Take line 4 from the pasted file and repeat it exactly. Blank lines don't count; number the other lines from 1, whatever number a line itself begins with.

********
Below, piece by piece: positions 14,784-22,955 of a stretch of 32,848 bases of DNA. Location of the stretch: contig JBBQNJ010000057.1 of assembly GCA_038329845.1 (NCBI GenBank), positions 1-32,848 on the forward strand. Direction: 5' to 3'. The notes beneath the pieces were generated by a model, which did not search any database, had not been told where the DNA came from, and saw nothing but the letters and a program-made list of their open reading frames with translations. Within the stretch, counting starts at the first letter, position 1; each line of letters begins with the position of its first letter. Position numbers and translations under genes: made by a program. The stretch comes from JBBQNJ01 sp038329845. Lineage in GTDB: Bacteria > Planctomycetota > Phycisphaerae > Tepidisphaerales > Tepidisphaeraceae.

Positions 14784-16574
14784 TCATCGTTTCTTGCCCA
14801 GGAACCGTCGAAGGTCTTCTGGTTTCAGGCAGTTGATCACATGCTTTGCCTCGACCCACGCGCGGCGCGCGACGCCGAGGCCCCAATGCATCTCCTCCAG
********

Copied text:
14801 GGAACCGTCGAAGGTCTTCTGGTTTCAGGCAGTTGATCACATGCTTTGCCTCGACCCACGCGCGGCGCGCGACGCCGAGGCCCCAATGCATCTCCTCCAG